Deborah Butterfield is arguably one of the most important sculptors working today. The horse is a key part of Western culture and mystique, and Butterfield has captured its spirit and beauty in a way that speaks clearly to all who view her art.
Deborah Butterfield's Casting Process
Deborah Butterfield's majestic bronze horses begin as enormous piles of wood sticks of various shapes and sizes. Under the artist's direction, the Walla Walla Foundry casts a large group of these sticks into bronze for what will become the armature of the work.
A bronze casting of a wood stick is made by taking the natural wood and covering it with up to nine coats of ceramic-shell molding material. This material is capable of picking up exacting detail and also is extremely thermal resistant, which allow it to withstand temperatures up to 1800 degrees Fahrenheit. It is at this temperature that the ceramic shell is cured and the wood is completely burned away. The kiln used to cure the ceramic is then "fired down" (the temperature is reduced), and the ceramic shells are removed. Any ash left from the wood is vacuumed or washed out of the shells. The shells are taken to the wax-pattern department, where microcrystalline wax heated to a temperature of 200 degrees Fahrenheit is poured into the cavity within the shell. The pattern maker then pours the hot wax back out while slowly rotating the shell. This process is repeated several times until the wax inside the ceramic shell is 3/16-inch thick. The thickness of the wax will eventually become the thickness of the bronze alloy. Next the shells are connected at their tops with wax rods called "gates." These gates will guide the flow of metal from the top of the mold into the stick shells. The gated shells are then submerged into a cylindrical form full of plaster-based molding material, which hardens around the ceramic shells. When the plaster molding has set hard, it is placed inside a kiln and fired to 1000 degrees Fahrenheit. At this temperature, the wax inside the ceramic shells, and the connecting gates, are melted away. With the wax gone, the mold is removed from the kiln and poured full of molten bronze. When the metal has solidified, the plaster and ceramic materials are broken away from the bronze, revealing a metal copy of the original wood stick. (right: Deborah Butterfield, Isabelle, 2001, unique bronze cast, collection of the artist)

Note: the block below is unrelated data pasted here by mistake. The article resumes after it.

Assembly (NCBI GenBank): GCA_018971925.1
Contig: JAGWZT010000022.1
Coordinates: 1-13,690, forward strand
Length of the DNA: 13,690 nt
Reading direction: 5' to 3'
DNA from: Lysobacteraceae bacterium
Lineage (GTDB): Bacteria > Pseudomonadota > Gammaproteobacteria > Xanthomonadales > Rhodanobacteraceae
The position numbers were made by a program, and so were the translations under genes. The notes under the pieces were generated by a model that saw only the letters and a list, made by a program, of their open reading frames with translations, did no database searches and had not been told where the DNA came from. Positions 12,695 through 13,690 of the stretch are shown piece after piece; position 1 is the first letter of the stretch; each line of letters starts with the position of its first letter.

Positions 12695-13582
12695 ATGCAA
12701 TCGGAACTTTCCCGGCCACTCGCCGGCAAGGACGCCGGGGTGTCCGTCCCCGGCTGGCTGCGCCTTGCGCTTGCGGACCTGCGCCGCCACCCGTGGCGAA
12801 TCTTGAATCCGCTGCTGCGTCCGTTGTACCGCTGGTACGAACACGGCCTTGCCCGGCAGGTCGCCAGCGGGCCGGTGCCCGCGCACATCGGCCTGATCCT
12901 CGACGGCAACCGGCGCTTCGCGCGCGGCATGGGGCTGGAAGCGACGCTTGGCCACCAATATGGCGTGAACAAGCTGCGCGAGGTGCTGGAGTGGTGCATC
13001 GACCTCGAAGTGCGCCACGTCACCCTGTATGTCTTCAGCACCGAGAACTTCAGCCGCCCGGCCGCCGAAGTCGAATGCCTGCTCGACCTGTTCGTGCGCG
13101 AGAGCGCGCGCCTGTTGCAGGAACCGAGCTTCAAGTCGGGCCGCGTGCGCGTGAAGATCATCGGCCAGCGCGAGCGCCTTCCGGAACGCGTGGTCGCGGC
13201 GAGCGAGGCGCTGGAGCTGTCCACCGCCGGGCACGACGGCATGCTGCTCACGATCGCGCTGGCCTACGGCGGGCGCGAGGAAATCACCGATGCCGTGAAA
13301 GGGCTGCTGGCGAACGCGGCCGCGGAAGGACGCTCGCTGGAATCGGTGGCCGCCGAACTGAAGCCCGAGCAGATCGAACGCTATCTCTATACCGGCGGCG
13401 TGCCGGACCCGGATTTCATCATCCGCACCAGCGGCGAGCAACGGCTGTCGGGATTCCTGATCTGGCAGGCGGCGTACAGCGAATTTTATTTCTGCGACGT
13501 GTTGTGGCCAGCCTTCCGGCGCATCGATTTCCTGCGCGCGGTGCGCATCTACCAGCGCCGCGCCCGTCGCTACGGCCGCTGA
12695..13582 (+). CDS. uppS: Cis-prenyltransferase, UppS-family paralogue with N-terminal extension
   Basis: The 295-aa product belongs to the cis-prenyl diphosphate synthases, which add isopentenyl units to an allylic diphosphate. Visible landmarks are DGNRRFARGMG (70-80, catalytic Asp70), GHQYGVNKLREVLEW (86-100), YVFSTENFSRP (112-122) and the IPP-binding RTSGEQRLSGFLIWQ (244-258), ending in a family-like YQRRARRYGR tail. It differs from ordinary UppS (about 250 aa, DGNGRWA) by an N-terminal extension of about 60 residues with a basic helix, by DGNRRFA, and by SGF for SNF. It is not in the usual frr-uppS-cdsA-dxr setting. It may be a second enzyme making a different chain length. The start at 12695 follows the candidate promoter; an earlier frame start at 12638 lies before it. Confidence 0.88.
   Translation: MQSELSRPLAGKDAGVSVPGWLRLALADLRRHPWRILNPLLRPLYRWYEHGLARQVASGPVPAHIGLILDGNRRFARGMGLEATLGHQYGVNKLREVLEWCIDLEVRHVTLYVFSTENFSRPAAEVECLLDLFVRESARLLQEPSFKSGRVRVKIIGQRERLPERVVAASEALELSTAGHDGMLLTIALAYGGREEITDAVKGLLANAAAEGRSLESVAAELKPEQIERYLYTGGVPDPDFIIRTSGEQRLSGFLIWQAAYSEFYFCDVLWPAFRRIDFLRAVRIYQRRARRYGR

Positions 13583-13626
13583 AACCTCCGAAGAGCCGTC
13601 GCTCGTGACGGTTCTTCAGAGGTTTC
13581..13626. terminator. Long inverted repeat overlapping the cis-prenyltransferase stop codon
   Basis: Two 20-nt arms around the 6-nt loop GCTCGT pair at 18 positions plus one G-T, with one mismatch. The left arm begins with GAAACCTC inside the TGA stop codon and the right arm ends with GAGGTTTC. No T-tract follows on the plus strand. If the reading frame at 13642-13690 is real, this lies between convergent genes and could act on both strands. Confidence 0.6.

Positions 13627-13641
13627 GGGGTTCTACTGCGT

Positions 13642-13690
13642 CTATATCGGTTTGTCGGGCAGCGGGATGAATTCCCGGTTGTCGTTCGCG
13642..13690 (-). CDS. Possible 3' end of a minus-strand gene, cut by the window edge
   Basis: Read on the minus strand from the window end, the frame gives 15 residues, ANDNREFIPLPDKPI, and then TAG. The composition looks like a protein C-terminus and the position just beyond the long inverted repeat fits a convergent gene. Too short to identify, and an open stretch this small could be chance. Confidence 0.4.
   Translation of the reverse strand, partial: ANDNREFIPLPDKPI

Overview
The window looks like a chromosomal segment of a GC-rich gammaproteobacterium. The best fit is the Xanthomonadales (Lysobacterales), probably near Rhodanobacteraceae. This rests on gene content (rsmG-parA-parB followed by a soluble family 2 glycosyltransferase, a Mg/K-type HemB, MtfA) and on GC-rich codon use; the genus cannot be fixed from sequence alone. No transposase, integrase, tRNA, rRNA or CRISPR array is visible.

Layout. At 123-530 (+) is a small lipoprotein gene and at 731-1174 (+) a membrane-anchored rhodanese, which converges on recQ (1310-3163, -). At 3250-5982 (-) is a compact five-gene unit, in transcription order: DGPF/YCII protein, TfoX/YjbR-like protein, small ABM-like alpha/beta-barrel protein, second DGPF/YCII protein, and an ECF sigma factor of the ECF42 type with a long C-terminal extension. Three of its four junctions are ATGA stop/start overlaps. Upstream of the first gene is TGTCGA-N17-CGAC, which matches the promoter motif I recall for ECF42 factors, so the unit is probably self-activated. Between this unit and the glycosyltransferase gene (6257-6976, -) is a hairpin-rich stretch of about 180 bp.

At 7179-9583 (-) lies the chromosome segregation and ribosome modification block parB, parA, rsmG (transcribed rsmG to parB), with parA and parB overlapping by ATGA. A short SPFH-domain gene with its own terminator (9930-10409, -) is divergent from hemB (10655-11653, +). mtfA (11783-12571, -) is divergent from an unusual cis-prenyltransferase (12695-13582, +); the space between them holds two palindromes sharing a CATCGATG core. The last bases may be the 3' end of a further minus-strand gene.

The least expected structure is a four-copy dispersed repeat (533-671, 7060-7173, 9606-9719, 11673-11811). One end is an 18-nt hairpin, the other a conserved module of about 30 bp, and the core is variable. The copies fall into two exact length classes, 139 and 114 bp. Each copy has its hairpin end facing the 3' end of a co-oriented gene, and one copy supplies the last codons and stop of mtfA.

From this first group of cast-bronze sticks, the artist chooses the ones she will use to make the armature of a horse. One or two assistants (usually Mark Anderson, owner of the foundry, and Greg Raths, if they are working in Butterfield's Montana studio) help her to bend, cut, and weld these bronze sticks to form the permanent structure, or skeleton, that defines the innate gesture and expression of each horse.
Once a bronze armature has been assembled, Butterfield selects from the remaining wood sticks and places them, one at a time, on the armature, holding them as they are wired into place. The studio floor is covered with sticks, and the artist often tries the wood in different spots on each horse, sometimes working on two or three pieces at a time. When she is finished with the form -- now a bronze and wood horse, complete in detail -- it is taken to the foundry, where each wood stick is photographically documented and removed from the armature. All of the wood sticks are then cast in bronze and welded back on to the armature using the documentary photographs as guides. Once a work is cast, the artist often reviews it by cutting out certain sticks and welding different ones in. With the exception of some editions done in the Eighties, all of Butterfield's castings are therefore one of a kind.
Once the entire sculpture is in bronze, the metal shop finishes the details by tooling the welds and blemishes to texture the entire surface like wood. The piece is then sandblasted to prepare it for a patina. To begin the coloring process, the artist heats the work to about 200 degrees Fahrenheit. A combination of white pigment and chemicals is sprayed and brushed onto the heated bronze. Many successive coats of patina are applied until the surface becomes the color the artist desires. The finished piece is then sealed with heated wax. In many cases the sticks look so realistic that many viewers must touch the sculpture to see it is bronze or wood.
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Deborah Butterfield introduces her work to a group of docents at its installation at the Nevada Museum of Art on June 15, 2007. [4:58] and in another video taken during the docent walkthrough on June 15, 2007, sculptor Deborah Butterfield reflects upon some of the philosophical and artistic elements contributing to her decisions to create sculptures of horses lying prone on the floor or ground. [5:51]